Interview with hospital A's administrative staff (Nursing DED Director, Chief Executive Officer, DED Medical Director, Nursing supervisor #1, Chief Nursing Officer and Risk Management staff #1) on 03/11/2015 at 1612 revealed the staff discussing a concern of a patient that came to the hospital campus by EMS. The interview revealed the patient did not have a MSE. The interview revealed the hospital could not take the patient into the ED per the ED Medical Director because that would be accepting a patient from a higher level of care to a lower level of care. The higher level of care was from a hospital Intensive Care unit to an ED. The interview revealed that this also was not an emergency transport but a routine transport from a hospital to a another hospital. The interview revealed the paramedics did not request emergency services but only requested medication. The interview revealed after discussion the decision was made that the hospital could not accept the patient.

Interview with Nursing Supervisor #1 on 03/11/2015 at 1614 revealed on 02/16/2015 the area was having a snow storm. The interview revealed he had received a phone call from another counties paramedic that was transporting a patient from hospital C to a Tertiary Care hospital. The interview revealed the ambulance was approximately 10 miles from the hospital on the interstate and was turning around due to the weather and concern for not having enough medication for the patient. The interview revealed he talked with the ED Medical Director who was working in the ED at the time. The interview revealed the ED Medical Director told him it was not appropriate to accept the patient to the ED. The interview revealed the Administrator on-call was contacted and the decision was made the hospital would not accept the patient. The interview revealed he tried to contact EMS back and was unable to make contact. The interview revealed the EMS ambulance was in the ED "bay" for ambulances. The interview revealed EMS told him they were concerned about the "icy conditions" and running out of medication for the patient. The interview revealed the EMS staff were concerned about running out of Diprovan (Propofol). The interview revealed EMS stayed in the hospital bay about 20 minutes and then left. The interview revealed about 2 hours after EMS left he received a phone call from a physician in the ED at Hospital B and he was "given a heads up" about a patient brought in by EMS that was in the ED at Hospital B.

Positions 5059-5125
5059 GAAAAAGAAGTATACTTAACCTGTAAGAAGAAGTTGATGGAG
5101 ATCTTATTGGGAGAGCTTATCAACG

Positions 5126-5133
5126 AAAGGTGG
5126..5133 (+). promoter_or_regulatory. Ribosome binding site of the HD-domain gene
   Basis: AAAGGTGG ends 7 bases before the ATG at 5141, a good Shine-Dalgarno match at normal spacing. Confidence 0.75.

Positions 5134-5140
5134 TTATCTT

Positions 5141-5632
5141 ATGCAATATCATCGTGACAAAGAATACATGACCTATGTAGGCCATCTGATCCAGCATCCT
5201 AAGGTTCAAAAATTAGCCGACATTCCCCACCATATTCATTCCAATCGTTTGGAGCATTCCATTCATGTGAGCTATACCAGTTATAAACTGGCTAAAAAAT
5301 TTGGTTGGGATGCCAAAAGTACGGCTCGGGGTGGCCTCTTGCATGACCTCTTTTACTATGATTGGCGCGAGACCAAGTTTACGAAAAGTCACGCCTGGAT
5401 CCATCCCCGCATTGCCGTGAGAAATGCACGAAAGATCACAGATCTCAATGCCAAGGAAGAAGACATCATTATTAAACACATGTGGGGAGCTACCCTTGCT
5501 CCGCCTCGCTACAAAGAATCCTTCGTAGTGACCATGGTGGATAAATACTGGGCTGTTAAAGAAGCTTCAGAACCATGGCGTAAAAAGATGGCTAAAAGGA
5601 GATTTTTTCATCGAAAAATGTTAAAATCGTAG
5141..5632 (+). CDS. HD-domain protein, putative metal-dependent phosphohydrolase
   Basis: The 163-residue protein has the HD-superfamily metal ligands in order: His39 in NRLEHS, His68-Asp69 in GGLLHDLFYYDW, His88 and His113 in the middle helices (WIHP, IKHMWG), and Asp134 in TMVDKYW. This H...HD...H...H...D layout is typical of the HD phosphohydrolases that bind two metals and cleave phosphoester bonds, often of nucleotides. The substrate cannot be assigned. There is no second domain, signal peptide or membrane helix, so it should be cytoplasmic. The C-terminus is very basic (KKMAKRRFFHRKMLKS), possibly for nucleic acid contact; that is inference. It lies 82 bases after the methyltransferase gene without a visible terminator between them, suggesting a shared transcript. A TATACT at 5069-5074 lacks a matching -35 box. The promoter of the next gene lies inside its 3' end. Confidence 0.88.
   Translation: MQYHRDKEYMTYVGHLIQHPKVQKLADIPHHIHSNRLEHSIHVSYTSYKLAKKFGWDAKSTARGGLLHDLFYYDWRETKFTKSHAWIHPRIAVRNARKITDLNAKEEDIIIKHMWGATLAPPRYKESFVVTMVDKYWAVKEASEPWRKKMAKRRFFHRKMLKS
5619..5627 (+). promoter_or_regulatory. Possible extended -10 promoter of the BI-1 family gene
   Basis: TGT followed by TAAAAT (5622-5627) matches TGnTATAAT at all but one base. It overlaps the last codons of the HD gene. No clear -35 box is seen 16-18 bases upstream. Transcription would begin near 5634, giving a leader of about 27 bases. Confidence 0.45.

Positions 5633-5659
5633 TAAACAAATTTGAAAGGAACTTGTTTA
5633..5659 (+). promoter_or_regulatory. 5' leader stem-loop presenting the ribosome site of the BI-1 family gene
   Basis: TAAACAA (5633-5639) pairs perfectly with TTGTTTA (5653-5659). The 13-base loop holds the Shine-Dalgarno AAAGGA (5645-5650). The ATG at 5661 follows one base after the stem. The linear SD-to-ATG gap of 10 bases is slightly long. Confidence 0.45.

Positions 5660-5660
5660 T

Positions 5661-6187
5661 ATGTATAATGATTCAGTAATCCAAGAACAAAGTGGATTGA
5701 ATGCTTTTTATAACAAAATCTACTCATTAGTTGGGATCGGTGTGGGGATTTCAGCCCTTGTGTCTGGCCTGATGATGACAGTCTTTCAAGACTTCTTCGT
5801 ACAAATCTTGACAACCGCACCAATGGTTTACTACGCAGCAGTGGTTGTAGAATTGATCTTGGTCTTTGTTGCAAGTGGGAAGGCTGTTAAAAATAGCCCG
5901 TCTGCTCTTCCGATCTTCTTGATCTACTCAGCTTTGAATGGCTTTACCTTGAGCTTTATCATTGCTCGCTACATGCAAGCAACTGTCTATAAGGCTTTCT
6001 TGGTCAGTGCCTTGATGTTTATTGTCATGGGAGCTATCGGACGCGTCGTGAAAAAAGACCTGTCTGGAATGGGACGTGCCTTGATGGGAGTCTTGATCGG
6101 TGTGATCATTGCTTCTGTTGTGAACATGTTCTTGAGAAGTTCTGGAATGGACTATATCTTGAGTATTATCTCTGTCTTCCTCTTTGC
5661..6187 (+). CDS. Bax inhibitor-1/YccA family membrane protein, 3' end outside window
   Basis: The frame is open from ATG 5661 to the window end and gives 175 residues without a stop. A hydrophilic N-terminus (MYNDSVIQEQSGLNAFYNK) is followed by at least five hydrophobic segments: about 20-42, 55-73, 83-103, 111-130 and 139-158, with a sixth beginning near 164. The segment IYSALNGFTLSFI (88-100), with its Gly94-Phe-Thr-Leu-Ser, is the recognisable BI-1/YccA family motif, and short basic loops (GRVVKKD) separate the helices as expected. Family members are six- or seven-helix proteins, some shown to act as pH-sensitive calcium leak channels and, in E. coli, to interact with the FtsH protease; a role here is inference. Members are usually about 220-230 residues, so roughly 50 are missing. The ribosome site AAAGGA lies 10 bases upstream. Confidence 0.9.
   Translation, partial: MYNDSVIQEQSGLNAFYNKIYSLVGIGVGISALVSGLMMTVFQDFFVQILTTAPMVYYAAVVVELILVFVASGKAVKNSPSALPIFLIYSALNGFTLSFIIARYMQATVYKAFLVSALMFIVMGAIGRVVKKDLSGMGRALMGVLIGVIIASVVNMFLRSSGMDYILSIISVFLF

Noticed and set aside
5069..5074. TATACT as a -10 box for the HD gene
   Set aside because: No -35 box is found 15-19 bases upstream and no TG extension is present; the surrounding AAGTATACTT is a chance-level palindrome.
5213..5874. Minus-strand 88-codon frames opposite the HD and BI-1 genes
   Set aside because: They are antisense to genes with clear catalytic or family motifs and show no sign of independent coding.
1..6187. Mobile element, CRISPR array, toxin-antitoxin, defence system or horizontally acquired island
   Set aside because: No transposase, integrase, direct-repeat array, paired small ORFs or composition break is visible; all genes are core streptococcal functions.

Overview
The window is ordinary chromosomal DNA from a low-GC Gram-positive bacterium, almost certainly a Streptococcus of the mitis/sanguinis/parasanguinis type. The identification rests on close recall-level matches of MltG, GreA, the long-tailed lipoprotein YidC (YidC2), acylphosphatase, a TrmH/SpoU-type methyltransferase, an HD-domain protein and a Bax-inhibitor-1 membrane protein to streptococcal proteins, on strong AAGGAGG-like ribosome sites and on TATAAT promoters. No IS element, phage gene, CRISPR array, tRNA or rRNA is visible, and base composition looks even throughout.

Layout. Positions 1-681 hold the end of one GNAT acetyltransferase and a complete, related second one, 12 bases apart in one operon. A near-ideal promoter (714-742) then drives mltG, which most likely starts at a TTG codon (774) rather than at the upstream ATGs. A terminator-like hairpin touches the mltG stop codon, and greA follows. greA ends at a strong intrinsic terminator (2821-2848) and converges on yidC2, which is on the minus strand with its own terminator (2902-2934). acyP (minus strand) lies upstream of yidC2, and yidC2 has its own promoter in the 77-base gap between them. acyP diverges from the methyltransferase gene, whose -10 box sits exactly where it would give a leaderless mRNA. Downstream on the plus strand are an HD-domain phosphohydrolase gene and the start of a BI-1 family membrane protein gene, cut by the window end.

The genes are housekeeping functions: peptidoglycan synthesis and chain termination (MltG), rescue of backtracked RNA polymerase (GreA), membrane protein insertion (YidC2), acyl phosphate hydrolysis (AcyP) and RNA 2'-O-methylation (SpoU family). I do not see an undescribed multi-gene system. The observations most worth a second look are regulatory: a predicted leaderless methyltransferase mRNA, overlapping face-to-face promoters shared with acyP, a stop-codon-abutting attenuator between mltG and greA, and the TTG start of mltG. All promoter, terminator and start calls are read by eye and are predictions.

Interview on 03/11/2015 at 1630 with the ED Medical Director revealed the patient could not be taken in by the hospital ED because this was a routine transport not an emergency transport, he did not have any information about the patient that was a post surgery, EMS was asking for medications only and were not requesting emergency services.